Posted on December 20, 1999 in Washington Watch

At the opening of the Israeli-Syrian peace talks in Washington, Syrian Foreign Minister Farouk Shara’a delivered a most interesting set of remarks.

Despite the widespread criticism his remarks received in the U.S. and Israeli press, the Minister’s comments deserve more serious attention. They were unexpected and unusual–but they were useful and appropriate and challenging.

Shara’a opened with formal greetings and with diplomatic praise for U.S. President Bill Clinton’s efforts to restart the peace talks. He then went on to restate in a carefully crafted formula the Syrian view of the essence of the Israeli-Syrian track. For Syria, he noted peace “means the return of all of its occupied land.” With some sensitivity he observed that, for Israel, peace means “the end of the psychological fear in which the Israelis have been living”–which he noted was a direct result of the occupation itself.

Throughout the remainder of his statement Shara’a made a number of observations about peace and the promise that it holds for the future.

With peace, for example, he observed, would come the elimination of the “barrier of fear and anxiety” and in its place “trust and mutual feelings of peace and security.”

With peace would come “the end of the history of wars and conflicts” that “may well usher in a dialogue of civilizations and a honorable competitions”–“opening new horizons for totally new relations between peoples of the region.”

And, finally, the Foreign Minister asked a probing existential question when he observed that with peace will come, for the Arabs, a serious challenge to understand their own history and their self-definition as they reviewed the past 50 years and asked “whether the Arab-Israeli conflict defined Arab unity or frustrated it.”

Of course, Shara’a also, in a few short paragraphs, spoke eloquently of the suffering of displaced Syrians and noted how this suffering and how Syria’s own history has been ignored and misrepresented in the Western press. But the preponderance of the statement focused on the future and provided the U.S. press, for the first time, with a high level statement of Syria’s commitment to peace and Syria’s vision of a future Middle East that awaits “Arabs and Israelis and the U.S. and the world at large.”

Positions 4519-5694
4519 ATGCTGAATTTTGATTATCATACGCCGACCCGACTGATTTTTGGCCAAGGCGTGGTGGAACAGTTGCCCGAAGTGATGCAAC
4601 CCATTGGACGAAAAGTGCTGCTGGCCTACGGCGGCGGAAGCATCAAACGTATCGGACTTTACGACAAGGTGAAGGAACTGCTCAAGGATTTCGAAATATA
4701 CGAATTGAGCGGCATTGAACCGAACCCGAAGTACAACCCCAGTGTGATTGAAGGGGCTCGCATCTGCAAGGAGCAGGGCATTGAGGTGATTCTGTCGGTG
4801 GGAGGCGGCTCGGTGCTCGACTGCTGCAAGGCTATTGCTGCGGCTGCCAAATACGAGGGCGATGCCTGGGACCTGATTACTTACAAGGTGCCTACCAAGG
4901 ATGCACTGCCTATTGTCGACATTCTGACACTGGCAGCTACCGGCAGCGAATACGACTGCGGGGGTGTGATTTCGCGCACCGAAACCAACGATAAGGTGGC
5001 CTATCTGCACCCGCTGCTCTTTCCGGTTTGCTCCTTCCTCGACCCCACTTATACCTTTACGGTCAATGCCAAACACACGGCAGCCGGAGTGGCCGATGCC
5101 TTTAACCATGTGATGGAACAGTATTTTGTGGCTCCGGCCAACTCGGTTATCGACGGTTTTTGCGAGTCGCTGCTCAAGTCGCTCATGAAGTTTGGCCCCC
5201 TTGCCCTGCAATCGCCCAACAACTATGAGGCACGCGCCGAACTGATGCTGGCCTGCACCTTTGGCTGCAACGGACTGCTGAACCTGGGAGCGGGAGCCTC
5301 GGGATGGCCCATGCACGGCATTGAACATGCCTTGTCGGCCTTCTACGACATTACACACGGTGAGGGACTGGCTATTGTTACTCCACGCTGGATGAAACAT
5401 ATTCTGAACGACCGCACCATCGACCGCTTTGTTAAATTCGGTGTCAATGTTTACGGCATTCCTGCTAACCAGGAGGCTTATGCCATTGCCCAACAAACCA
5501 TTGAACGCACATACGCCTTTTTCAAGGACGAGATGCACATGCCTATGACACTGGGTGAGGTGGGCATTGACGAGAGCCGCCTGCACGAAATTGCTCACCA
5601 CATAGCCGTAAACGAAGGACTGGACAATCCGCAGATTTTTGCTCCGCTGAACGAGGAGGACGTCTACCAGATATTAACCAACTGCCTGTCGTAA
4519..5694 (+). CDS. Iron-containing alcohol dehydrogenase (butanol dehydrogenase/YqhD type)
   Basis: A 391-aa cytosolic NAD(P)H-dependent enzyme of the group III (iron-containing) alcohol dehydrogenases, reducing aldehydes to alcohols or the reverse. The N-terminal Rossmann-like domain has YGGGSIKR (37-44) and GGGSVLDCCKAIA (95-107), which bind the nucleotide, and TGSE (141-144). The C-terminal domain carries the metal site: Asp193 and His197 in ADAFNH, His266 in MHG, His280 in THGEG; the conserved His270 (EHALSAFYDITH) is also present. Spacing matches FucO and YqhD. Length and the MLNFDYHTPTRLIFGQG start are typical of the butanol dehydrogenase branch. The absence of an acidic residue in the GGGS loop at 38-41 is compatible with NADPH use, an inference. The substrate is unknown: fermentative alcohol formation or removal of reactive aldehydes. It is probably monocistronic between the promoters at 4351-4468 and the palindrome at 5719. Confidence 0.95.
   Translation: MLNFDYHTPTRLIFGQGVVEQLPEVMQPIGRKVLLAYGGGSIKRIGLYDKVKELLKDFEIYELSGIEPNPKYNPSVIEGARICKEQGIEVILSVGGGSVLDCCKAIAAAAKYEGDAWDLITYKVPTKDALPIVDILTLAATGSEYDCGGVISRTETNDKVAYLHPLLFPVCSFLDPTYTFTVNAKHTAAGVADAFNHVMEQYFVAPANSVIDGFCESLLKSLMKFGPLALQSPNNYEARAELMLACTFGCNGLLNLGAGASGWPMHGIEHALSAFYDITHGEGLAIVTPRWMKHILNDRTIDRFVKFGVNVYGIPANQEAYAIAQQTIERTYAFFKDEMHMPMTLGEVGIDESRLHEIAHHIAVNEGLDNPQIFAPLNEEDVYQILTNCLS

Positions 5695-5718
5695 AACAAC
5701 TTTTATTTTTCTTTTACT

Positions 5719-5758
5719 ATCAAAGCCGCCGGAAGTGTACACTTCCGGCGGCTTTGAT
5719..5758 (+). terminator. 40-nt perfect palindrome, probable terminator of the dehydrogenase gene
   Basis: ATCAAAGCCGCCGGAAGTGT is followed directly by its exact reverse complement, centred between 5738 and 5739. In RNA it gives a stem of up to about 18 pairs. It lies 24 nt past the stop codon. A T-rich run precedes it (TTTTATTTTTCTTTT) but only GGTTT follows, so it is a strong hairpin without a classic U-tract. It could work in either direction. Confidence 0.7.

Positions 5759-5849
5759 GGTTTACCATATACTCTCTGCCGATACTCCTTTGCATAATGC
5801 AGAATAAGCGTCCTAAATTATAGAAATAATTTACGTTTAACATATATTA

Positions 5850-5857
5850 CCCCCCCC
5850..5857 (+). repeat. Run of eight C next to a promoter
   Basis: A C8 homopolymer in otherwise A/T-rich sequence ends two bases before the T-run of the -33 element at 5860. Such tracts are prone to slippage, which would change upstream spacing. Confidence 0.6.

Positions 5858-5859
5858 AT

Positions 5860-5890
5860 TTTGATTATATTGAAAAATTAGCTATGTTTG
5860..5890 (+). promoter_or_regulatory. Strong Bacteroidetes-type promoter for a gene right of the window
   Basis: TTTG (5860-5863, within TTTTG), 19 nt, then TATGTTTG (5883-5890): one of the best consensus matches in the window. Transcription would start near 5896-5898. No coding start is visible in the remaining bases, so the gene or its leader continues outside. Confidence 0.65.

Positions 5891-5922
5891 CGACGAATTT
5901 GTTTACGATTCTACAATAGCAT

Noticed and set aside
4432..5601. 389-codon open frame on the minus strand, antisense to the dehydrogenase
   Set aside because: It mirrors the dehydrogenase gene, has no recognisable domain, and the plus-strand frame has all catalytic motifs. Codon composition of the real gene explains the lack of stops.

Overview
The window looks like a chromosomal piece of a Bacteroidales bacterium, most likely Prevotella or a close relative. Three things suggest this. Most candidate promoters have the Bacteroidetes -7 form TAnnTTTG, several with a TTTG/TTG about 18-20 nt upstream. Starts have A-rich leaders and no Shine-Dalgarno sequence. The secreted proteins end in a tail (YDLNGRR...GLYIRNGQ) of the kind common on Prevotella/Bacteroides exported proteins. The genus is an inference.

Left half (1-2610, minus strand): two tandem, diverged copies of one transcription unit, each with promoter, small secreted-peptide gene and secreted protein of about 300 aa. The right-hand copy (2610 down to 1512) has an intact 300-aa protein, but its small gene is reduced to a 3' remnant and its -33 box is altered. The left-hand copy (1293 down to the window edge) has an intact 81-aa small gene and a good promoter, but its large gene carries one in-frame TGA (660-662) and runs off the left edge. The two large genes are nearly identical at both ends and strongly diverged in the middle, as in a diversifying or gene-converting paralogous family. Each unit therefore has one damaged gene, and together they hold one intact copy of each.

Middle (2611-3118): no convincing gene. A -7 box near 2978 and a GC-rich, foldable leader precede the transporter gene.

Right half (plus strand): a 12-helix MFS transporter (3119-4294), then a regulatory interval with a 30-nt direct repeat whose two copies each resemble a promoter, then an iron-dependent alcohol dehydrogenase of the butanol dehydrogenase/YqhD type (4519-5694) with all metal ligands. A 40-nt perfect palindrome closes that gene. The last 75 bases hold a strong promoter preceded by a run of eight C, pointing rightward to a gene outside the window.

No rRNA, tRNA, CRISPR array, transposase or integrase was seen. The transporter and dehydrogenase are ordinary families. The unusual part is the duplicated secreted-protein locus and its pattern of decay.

Given the overwhelming positive tone of the statement, it might seem remarkable that it was viewed so negatively by the American and Israeli press. The problem is a result of the way the U.S. press works–and the failure of the Arab side to develop an offensive strategy to engage the press and influence it.

There were two groups of U.S. reporters covering the event. There were, for the most part, White House reporters, who were at the event because it took place outside the President’s office. There were also some U.S. foreign affairs reporters present–some of whom had flown in to Washington from their base in Jerusalem.

The White House press is heavily influenced by their environment and by “group think.” They, after all, sit all day, every day, at the White House and cover formal events and White House press briefings–which are, for the most part, uneventful. They work together and get their ideas and their interpretations of events from each other.

The overseas U.S. press operates largely out of Jerusalem. They know the Israelis and each other–they, too, are heavily influenced by their shared observations.

The opening event of the Syrian-Israeli talks was expected to be a non-event. A short opening comment by Clinton, possibly a handshake or a gesture and then an adjournment to the private talks. If anything, an enterprising reporter could have tried to get a few words of response to a shouted question as the three leaders withdrew into the White House.

Given this scenario, the reporters present would have had to mull over the non-event and interpret its meaning from the shreds of evidence presented to them. To help them, of course, would have been the “spin” of the official White House briefer and, if possible, the unofficial “spin” of “unnamed sources.”